Plus500 (which does not offer spread betting) has announced a significant expansion in the scope of its global operations. The company, which is listed on AIM and regulated by the FCA, will now be able to operate in the Singapore market following the awarding of a licence to conduct business in the country by the Monetary Authority of Singapore. The company will be operating under the name of a specially-created subsidiary, Plus500SG Pte.Ltd, in Singapore.
Prior to gaining its Singapore approval, the company was listed in and regulated by six other jurisdictions around the globe: the United Kingdom, Cyprus, South Africa, New Zealand, Israel and Australia. Now that it has been awarded a Capital Markets Services licence, Plus 500 will be able to extend its securities and leveraged forex services to the city-state, which is one of the most prosperous economies in Asia.
Speaking to the media about the development, the CEO of Plus500 Ltd., Asif Elimelech, said that the expansion into the Singapore market was a clear demonstration of the company’s scalability, both from a business perspective and a regulatory standpoint. The decision to apply for the Singapore permit fits in with what appears to be the company’s strategy of expanding its customer base and ensure that its income is diversified in numerous geographical areas, which should secure the company’s status long term.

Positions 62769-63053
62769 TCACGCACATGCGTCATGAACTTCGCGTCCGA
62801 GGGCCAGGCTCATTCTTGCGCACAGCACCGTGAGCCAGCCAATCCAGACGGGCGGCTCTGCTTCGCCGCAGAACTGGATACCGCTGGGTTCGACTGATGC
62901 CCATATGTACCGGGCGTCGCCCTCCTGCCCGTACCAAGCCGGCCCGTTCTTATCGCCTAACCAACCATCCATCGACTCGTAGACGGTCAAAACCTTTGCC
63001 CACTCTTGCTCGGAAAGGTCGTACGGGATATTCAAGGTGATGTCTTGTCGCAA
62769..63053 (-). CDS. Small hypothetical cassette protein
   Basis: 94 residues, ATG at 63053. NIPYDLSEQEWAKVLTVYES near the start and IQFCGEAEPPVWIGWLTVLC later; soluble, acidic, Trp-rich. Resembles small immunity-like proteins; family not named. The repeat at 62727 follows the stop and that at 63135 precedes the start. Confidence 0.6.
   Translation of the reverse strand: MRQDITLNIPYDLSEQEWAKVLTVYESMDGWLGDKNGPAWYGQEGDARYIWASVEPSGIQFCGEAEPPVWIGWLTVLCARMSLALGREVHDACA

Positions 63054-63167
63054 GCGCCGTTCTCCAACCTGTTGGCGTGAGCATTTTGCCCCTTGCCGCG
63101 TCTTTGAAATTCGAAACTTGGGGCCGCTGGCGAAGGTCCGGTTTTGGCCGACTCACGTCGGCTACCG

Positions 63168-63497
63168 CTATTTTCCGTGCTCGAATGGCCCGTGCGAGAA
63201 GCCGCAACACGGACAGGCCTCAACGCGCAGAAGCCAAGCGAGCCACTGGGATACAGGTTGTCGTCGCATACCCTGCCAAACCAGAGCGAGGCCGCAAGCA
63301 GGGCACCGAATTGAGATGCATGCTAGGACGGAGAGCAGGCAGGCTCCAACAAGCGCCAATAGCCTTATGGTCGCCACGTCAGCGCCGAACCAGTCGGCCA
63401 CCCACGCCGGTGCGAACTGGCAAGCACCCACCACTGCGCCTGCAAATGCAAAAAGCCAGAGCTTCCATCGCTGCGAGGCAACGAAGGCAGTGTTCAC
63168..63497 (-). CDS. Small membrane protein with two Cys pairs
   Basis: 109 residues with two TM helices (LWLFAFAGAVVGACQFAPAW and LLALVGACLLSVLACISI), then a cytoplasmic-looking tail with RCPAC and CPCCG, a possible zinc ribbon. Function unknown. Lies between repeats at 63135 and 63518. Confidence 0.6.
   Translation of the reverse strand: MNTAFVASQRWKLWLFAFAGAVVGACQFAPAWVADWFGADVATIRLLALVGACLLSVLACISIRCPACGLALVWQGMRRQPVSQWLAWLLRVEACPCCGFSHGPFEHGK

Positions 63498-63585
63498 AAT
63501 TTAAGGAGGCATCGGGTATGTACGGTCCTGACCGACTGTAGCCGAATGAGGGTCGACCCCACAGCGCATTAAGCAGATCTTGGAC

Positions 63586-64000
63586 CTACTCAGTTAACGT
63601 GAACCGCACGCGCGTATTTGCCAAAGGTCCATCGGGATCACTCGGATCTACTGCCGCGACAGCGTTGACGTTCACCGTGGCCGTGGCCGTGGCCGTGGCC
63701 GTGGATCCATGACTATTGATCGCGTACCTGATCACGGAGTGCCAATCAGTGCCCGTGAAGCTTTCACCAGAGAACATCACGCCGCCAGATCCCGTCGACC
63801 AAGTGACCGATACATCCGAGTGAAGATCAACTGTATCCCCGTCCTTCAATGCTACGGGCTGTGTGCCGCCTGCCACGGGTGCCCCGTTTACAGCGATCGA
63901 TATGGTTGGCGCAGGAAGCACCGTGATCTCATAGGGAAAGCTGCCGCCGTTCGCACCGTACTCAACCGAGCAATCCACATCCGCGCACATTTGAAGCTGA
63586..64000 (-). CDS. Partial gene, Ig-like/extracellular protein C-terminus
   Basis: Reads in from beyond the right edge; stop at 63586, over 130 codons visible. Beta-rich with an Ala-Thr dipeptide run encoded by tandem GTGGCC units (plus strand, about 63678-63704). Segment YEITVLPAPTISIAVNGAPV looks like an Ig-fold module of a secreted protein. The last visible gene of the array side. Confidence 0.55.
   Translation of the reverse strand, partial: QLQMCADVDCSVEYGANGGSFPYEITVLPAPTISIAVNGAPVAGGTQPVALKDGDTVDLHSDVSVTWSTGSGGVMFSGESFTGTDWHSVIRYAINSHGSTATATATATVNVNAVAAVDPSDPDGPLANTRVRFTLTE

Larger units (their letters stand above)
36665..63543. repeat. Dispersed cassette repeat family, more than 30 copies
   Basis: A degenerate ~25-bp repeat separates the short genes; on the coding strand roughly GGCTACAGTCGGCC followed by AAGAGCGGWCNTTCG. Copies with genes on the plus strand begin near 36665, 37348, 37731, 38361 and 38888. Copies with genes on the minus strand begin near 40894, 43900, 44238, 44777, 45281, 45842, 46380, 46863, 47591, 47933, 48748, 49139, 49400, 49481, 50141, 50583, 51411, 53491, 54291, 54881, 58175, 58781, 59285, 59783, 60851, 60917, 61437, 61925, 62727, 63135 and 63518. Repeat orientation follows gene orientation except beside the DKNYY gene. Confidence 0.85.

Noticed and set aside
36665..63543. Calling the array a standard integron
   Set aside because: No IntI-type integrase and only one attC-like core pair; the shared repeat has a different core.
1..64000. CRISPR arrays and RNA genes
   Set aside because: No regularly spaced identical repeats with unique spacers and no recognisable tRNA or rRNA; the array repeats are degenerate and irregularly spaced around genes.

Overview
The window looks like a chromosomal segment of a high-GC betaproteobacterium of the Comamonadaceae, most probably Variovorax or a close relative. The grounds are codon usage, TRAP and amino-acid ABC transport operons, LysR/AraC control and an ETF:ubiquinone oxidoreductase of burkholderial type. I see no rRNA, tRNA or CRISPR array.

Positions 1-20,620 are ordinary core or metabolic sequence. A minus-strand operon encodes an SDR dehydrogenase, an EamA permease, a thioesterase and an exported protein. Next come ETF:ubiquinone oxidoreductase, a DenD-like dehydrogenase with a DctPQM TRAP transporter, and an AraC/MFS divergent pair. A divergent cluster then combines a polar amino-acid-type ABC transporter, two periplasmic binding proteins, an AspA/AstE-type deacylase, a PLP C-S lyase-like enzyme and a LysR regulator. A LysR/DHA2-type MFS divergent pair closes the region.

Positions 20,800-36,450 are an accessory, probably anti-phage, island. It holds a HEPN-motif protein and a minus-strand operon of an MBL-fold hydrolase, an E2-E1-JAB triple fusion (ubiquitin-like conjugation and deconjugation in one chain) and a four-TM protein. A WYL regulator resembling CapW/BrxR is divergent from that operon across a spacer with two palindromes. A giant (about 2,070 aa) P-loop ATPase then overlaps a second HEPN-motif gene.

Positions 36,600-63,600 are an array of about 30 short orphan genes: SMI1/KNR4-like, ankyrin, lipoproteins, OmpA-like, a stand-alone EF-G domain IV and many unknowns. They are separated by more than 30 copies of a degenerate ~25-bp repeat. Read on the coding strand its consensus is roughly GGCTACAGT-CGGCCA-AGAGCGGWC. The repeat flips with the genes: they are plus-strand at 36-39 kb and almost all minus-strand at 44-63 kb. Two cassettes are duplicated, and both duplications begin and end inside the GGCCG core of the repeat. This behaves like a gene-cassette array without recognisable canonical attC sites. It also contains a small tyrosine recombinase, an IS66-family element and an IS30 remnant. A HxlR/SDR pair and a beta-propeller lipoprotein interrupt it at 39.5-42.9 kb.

Currently, the Plus500 online financial trading platform makes it possible for retail customers to buy and sell CFDs using more than 2,200 variable financial instruments, including share options, equities, index trading, commodities, forex, options and cryptocurrencies.
There is no doubt that Plus500 has been gaining more recognition in recent years for its international brand, and the positive publicity and momentum earned from this expansion into Singapore will be a boost for the company going into what could be a difficult New Year as the regulatory landscape continues to shift.
Tom Cropper has been writing for us since 2015. Tom is a financial journalist and his work has appeared in titles such as the Guardian, Euromoney and many others.